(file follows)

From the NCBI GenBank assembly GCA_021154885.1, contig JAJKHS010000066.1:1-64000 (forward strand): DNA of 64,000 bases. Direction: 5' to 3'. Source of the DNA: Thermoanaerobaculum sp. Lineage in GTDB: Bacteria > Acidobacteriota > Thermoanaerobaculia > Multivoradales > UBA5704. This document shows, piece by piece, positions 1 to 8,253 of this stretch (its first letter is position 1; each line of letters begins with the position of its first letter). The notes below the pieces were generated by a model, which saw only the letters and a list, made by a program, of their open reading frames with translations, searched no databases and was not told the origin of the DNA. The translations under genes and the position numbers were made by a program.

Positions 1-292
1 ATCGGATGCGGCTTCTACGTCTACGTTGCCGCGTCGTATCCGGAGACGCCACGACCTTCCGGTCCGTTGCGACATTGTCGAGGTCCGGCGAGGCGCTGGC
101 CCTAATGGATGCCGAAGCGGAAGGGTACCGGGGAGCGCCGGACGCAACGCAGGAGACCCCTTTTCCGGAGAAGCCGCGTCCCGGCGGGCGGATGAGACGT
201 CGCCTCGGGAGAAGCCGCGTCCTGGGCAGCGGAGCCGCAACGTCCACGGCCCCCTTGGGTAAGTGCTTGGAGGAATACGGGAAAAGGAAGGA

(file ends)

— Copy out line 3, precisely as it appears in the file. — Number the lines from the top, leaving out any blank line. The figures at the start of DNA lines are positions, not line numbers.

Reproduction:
1 ATCGGATGCGGCTTCTACGTCTACGTTGCCGCGTCGTATCCGGAGACGCCACGACCTTCCGGTCCGTTGCGACATTGTCGAGGTCCGGCGAGGCGCTGGC